and welcome to day 4 of the Advent Calendar – Monday, everyone’s favorite day.
The start of the week.
And the perfect day to get active so today, it’s time for a little practice for
How to say “prefer” in German
A couple of weeks ago, we took a thorough look at the different ways of how to say to prefer in German. If you haven’t read it or you want to read it again, you can find it here:
In short, the “default” translation for to prefer is bevorzugen, but in daily life, by far the more common way to talk about what you prefer is by using lieber.
And that’s what we’ll practice today. And because it’s such an important part of daily conversations, we’ll not just do it in theory. We’ll practice it by actually speaking, using the epic pronunciation AI from EF languages. Big shout-out to them.
Many of you already know this type of exercise, but for those who are new, here’s a little introduction.
Feel free to skip it, if you already know it.
Here’s how it works:
I’ll give you a few sentences in English and you’ll have to say it in German, and the AI will give you a breakdown of how you did in terms of pronunciation.
That way, you can REALLY practice all these important phrasing and then, when you’re in a real life scenario, maybe they come out more naturally.
Let’s do a test.
Just click record once, speak the word and then click again to get the result.
Just click the button and speak and you should see the result.
You can record as many trials as you like and also compare them to my own recording.
Generally, there are often multiple possible ways to phrase something, but here, we are limited to ONE way. I’ll give you some indication as to what that is.
It’s important that my site has permission to use the microphone, so if nothing happens, that’s the first thing to check.
You can give mic-permission by clicking on the lock icon next to the URL.
There are some other issues with iOS devices that I am unable to fix (partially because it’s Apple’s problem), so if it still doesn’t work for you, try a different browser or device.
The point of this exercise is NOT to get perfect 100% pronunciation. The goal is to practice these phrasings, so do come back over the course of a few weeks and repeat the practice, until you can say all the answers quickly and automatically.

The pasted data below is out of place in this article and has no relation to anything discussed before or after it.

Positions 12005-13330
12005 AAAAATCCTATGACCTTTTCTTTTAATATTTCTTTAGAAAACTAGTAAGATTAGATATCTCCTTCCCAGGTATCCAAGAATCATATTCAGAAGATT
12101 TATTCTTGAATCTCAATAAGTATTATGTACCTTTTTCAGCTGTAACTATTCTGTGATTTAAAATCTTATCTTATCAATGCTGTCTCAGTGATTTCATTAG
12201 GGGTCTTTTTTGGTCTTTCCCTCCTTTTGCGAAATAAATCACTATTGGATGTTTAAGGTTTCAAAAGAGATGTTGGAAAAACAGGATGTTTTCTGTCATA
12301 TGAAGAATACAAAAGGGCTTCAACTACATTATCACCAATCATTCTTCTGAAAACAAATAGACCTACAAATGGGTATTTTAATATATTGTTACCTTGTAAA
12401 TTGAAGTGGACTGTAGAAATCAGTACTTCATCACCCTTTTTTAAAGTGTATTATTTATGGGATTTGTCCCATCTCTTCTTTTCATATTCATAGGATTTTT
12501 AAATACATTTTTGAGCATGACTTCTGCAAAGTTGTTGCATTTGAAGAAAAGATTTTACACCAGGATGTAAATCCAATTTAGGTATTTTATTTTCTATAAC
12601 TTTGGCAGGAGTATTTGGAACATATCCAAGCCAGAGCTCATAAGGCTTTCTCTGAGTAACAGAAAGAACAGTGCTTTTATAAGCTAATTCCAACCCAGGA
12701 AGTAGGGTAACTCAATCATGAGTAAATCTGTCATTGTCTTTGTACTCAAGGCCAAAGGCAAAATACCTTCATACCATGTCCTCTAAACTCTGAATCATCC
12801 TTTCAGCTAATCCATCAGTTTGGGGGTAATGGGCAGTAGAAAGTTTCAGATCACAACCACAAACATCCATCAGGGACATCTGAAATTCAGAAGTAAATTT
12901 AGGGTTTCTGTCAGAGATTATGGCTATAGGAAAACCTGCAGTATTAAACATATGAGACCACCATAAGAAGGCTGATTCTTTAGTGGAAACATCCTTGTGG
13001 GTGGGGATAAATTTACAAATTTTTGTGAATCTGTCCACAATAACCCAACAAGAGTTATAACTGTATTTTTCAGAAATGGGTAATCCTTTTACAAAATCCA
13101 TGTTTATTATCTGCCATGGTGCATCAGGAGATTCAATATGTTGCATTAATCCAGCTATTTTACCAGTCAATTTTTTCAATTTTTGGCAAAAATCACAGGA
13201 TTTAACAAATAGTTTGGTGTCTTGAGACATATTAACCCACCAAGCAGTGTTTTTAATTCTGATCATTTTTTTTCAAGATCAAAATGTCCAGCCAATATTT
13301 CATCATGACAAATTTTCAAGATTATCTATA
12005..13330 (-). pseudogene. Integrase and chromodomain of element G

Anyway, with all that out of the way, let’s jump right in.
Using “lieber” – a practical guide
There are two core phrasings with lieber that you need to know. The first one is essentially lieber plus some sort of action.
- Ich esse lieber spät.
- I prefer eating late.
Let’s give it a try.
And again, but now let’s add a less preferred option, which in German is done with als… kind of like “rather late than early”.
And now let’s try a different action
Now, let’s do the same, but as a side sentence. That means the verb goes to the end.
And here you can also clearly see the order of things because lieber, just like nicht or gern or whatever, stands BEFORE the action that it talks about. It’s just kind of hard to see in the “normal” sentence but in German, the side sentence kind of shows the real order of things.
If you’re now like “Wait, what?!”, then I really recommend my series on the position of nicht. I’ll link it below, it’s really eye opening.
All right. Let’s do one another one. Here, the actions/verbs in German are Stretching machen and Yoga machen
Now, besides talking about our own preferences, of course we also need to ask other people about theirs. So let’s do that.
And I’ll actually just throw you into the cold water without a warm up example :)
And now, let’s take a look at this one:
- Do you prefer coffee or tea?
The difference here is that the choices are two nouns, whereas so far we always had a verb.
In these instances, you have to of course pick a verb for the German version because the translation for prefer is “lieber+verb”.
Which one you pick depends on the context. In this case, trinken would fit, but we can also always go with a generic “mögen” (to like).
It can sound a bit childish, but in this case it’s okay, so let’s try with that one
And let’s do one more, and don’t let the different English phrasing throw you off – the German is just like we learned ;)
And let’s also answer that real quick. And this time, let’s start with the translation for “of course”, so pay attention to the verb position.
And that’s where we’ll wrap it up for now and continue this another day in the calendar.
Because… there’s this second with lieber that’s just as important … jemandem lieber sein.
But yeah, for today, I think we’ve done enough. Let me know in the comments if you have any questions. And of course, if you have problems getting the exercise to work, let me know as well. But please add some information about what device and what browser and what you’re actually seeing. I can’t promise to get it to work for everyone, because… well… Apple. But I’ll try.
Anyway, I hope you enjoyed this.
Have an amazing day and wir sehen uns morgen :).